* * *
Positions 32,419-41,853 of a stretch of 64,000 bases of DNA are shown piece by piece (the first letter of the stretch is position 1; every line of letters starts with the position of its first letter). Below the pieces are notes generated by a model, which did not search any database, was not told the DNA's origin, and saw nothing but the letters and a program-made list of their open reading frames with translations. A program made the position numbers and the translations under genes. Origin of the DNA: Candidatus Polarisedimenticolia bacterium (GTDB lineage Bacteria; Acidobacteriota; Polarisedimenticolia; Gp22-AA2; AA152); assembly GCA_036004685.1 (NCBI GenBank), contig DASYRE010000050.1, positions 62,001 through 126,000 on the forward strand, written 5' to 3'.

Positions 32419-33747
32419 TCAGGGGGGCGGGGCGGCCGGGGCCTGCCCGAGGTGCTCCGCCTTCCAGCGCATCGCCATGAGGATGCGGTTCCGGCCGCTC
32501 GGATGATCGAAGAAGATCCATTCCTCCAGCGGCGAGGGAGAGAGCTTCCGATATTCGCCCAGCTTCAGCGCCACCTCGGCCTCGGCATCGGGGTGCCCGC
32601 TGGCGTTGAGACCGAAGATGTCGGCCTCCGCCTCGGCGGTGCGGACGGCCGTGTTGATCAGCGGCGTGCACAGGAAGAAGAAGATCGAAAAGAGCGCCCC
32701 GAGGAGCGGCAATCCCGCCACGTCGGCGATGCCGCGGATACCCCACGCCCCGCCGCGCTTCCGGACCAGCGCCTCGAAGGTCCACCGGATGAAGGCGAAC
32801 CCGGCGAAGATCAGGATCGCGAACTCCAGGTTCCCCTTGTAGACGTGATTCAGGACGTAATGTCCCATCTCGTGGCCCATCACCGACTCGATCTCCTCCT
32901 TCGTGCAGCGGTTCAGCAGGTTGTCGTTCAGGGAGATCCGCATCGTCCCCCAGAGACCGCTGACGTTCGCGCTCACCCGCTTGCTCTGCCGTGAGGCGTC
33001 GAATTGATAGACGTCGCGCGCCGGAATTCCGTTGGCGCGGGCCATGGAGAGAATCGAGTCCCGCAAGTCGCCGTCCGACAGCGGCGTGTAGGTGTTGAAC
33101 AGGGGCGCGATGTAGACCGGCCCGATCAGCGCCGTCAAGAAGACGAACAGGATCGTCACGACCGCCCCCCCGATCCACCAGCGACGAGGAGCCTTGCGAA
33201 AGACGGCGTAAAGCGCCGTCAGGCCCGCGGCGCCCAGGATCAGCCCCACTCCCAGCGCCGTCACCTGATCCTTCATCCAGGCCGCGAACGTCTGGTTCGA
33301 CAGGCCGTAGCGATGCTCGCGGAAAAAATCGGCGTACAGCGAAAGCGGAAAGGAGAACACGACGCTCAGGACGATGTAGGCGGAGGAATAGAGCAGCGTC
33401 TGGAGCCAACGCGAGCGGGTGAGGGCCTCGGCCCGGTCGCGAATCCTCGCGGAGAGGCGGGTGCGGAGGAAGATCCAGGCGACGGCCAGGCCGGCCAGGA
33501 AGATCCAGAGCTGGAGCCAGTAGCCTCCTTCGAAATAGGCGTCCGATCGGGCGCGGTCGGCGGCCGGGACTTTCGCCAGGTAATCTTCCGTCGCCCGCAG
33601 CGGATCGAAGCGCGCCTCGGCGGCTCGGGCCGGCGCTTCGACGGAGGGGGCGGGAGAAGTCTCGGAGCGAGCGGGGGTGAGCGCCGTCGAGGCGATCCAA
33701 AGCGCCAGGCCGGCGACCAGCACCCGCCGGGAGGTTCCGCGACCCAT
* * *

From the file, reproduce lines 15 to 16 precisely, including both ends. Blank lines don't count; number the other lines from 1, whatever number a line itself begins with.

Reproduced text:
33601 CGGATCGAAGCGCGCCTCGGCGGCTCGGGCCGGCGCTTCGACGGAGGGGGCGGGAGAAGTCTCGGAGCGAGCGGGGGTGAGCGCCGTCGAGGCGATCCAA
33701 AGCGCCAGGCCGGCGACCAGCACCCGCCGGGAGGTTCCGCGACCCAT